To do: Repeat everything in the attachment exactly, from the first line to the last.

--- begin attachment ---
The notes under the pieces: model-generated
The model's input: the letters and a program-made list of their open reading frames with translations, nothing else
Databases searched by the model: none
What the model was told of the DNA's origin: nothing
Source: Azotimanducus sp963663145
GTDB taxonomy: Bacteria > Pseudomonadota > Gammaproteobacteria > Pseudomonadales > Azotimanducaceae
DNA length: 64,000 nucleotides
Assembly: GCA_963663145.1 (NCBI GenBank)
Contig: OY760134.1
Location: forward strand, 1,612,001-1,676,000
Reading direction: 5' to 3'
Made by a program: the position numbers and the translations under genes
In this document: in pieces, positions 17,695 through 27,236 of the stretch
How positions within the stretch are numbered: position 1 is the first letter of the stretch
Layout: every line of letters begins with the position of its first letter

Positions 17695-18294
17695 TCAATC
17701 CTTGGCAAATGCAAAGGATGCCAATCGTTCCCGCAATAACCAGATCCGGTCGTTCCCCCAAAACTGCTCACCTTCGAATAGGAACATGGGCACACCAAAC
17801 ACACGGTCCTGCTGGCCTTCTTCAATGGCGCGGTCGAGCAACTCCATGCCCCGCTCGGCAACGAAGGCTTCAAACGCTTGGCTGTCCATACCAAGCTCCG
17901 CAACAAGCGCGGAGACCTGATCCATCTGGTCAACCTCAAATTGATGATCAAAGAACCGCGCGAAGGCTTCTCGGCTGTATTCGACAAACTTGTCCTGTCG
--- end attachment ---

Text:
The notes under the pieces: model-generated
The model's input: the letters and a program-made list of their open reading frames with translations, nothing else
Databases searched by the model: none
What the model was told of the DNA's origin: nothing
Source: Azotimanducus sp963663145
GTDB taxonomy: Bacteria > Pseudomonadota > Gammaproteobacteria > Pseudomonadales > Azotimanducaceae
DNA length: 64,000 nucleotides
Assembly: GCA_963663145.1 (NCBI GenBank)
Contig: OY760134.1
Location: forward strand, 1,612,001-1,676,000
Reading direction: 5' to 3'
Made by a program: the position numbers and the translations under genes
In this document: in pieces, positions 17,695 through 27,236 of the stretch
How positions within the stretch are numbered: position 1 is the first letter of the stretch
Layout: every line of letters begins with the position of its first letter

Positions 17695-18294
17695 TCAATC
17701 CTTGGCAAATGCAAAGGATGCCAATCGTTCCCGCAATAACCAGATCCGGTCGTTCCCCCAAAACTGCTCACCTTCGAATAGGAACATGGGCACACCAAAC
17801 ACACGGTCCTGCTGGCCTTCTTCAATGGCGCGGTCGAGCAACTCCATGCCCCGCTCGGCAACGAAGGCTTCAAACGCTTGGCTGTCCATACCAAGCTCCG
17901 CAACAAGCGCGGAGACCTGATCCATCTGGTCAACCTCAAATTGATGATCAAAGAACCGCGCGAAGGCTTCTCGGCTGTATTCGACAAACTTGTCCTGTCG